I'm proud of the variety of books I read, so I'm not ashamed to admit that I like a good Young Adult book now and again. In fact, I just read "Ender's Game" -- another YA dystopian book -- earlier this month, and I wasn't introduced to Harry Potter until college. It also makes me wonder: When did YA as a genre begin? Would at least some of the books and authors we consider classics today (such as my own favorite, Jane Austen) have been in the "young adult" category, had it existed 200 years ago?

My newfound fondness of "The Hunger Games" is also yet another lesson that I should pay more attention to new, popular books. It's a lesson that started with Harry Potter, when I read the first book some two or three years after it was published, and continued with Stieg Larsson's Millennium series (I read "The Girl with the Dragon Tattoo" last year, three years after its English publication, and "The Girl Who Played with Fire" in January. Only the third book in the trilogy to go!) Obviously it's a lesson I need to learn over and over again.

Friday, March 23, 2012

Theaters of George Abbott Way


The line of theater marquees stopped me in my tracks, and I pulled out my phone to snap a photo before crossing the street.

But by the time I transferred the photo from my phone to the computer, I had forgotten exactly what street had made me pause. I figured it would be easy to determine, however, and it was. A Google search of the theater names in the photo brought me to a Wikipedia page on the intriguing view. This section of 45th Street near 8th Avenue even has a name: George Abbott Way, after the Broadway producer.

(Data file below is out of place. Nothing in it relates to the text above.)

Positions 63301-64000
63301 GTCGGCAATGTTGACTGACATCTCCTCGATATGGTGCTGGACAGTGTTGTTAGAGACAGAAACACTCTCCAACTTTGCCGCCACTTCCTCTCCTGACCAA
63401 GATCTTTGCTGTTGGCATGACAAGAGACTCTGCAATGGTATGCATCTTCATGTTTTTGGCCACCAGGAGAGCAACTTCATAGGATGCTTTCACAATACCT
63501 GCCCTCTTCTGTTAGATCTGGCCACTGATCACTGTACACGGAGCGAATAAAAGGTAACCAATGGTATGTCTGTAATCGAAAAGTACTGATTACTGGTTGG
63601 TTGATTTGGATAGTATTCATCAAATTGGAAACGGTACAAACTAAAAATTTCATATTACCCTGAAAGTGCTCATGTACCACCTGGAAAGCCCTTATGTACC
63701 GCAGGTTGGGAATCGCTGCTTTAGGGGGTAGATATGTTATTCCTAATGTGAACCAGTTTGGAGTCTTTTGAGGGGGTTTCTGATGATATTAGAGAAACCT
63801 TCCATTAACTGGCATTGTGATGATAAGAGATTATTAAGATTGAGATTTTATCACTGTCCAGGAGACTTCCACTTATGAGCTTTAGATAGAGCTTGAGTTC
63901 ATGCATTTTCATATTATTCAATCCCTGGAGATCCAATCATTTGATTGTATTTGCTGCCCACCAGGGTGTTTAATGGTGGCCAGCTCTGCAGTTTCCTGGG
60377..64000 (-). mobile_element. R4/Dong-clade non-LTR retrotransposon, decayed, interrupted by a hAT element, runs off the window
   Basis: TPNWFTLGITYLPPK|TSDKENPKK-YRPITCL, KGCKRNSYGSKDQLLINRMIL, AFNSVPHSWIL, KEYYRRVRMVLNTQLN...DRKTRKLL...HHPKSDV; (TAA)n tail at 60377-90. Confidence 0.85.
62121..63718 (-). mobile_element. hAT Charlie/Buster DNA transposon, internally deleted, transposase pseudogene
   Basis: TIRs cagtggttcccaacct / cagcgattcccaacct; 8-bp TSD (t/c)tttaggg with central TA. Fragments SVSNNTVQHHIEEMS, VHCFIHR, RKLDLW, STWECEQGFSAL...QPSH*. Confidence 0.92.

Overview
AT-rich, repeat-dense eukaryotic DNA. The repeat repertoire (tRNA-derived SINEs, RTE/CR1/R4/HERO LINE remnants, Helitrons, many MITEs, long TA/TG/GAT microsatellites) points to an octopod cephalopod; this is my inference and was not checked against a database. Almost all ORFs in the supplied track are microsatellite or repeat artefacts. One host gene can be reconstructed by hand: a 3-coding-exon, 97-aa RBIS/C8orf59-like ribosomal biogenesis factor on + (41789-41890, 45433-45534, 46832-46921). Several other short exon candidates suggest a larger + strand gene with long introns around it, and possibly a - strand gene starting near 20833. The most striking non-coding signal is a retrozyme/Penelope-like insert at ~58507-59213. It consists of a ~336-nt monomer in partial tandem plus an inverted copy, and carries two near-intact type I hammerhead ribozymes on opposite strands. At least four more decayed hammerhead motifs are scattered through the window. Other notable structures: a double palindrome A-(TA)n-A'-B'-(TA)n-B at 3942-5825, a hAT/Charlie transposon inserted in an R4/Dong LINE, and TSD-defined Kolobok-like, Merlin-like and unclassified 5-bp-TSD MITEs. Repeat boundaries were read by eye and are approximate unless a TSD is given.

You don't have to enter a theater to enjoy having them around.

Wednesday, March 21, 2012

Another Spring Begins

Spring officially began yesterday, but in reality it started days -- maybe weeks -- ago.

With temperatures regularly in the 60s and sometimes even the 70s, yesterday was certainly a mere formality. And with a winter so mild that I saw only two or three days of snow (and since we're talking about seasons, I can't fail to say that one of those snowfalls was actually last autumn by the calendar), it's almost as if there was never really a winter to shoo away. Is this how people in the Carolinas feel? No wonder we northerners like to move there.